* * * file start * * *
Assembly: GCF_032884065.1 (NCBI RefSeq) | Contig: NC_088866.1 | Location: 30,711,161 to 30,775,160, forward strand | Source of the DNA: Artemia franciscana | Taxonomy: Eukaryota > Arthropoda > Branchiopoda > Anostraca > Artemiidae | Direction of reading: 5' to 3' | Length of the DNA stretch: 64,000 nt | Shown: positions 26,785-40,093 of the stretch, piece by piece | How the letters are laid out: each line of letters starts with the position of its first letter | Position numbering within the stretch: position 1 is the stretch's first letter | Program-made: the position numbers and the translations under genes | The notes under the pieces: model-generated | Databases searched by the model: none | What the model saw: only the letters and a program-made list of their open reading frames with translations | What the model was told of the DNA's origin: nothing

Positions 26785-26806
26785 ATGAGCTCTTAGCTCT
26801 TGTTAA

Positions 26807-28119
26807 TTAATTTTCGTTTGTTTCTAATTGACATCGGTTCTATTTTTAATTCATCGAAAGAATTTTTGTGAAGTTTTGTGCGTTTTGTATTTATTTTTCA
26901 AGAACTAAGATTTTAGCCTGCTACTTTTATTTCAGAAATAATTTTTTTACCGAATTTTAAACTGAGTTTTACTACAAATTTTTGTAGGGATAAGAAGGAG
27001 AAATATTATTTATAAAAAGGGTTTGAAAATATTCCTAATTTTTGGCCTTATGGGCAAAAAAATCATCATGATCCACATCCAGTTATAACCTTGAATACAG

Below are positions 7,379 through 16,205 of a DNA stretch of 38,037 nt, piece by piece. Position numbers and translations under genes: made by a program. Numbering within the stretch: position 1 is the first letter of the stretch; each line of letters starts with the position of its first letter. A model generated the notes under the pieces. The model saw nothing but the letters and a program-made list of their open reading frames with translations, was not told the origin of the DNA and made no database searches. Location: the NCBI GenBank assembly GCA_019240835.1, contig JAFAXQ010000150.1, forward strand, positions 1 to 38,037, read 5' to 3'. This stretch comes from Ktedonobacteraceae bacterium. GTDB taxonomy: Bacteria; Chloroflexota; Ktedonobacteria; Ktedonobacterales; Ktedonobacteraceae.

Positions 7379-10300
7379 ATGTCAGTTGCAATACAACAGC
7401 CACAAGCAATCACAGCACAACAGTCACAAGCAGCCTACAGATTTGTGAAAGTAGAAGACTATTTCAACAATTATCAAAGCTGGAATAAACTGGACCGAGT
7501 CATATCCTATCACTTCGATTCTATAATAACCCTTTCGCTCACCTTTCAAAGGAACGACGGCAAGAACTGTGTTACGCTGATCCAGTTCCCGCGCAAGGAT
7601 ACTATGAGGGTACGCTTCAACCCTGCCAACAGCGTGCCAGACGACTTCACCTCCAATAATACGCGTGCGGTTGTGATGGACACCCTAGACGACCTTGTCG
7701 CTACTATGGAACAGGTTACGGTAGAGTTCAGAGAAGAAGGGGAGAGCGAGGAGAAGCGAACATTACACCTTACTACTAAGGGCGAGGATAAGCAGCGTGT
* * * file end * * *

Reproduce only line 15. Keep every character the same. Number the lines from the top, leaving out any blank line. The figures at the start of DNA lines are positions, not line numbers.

7701 CTACTATGGAACAGGTTACGGTAGAGTTCAGAGAAGAAGGGGAGAGCGAGGAGAAGCGAACATTACACCTTACTACTAAGGGCGAGGATAAGCAGCGTGT